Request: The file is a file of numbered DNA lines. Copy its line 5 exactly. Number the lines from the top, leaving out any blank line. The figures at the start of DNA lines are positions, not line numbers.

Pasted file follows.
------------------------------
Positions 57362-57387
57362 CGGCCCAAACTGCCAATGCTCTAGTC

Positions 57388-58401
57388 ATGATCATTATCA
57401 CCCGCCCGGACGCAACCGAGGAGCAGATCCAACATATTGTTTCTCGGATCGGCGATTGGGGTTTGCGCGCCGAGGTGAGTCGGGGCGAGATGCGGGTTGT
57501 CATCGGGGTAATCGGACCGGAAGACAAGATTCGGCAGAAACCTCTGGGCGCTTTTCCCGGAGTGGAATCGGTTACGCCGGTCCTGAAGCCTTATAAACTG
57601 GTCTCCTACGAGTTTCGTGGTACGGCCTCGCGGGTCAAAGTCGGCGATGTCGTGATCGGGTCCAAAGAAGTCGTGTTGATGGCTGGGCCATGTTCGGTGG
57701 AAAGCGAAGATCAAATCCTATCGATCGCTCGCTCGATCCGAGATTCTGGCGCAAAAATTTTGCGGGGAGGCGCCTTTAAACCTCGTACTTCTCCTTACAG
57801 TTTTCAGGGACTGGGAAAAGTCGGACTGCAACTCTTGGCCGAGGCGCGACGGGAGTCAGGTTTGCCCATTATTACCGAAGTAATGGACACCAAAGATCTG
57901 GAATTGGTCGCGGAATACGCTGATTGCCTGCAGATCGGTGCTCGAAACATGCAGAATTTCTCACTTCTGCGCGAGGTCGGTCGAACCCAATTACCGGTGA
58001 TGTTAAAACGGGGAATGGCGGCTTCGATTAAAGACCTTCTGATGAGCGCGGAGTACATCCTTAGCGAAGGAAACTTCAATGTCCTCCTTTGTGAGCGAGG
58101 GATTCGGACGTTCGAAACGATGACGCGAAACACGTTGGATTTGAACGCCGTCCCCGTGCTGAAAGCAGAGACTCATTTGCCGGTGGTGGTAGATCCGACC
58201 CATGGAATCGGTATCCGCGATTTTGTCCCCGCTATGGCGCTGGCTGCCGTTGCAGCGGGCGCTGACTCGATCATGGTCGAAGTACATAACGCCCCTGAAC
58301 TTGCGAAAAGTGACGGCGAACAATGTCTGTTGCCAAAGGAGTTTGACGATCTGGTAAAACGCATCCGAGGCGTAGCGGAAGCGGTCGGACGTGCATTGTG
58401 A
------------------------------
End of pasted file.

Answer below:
57401 CCCGCCCGGACGCAACCGAGGAGCAGATCCAACATATTGTTTCTCGGATCGGCGATTGGGGTTTGCGCGCCGAGGTGAGTCGGGGCGAGATGCGGGTTGT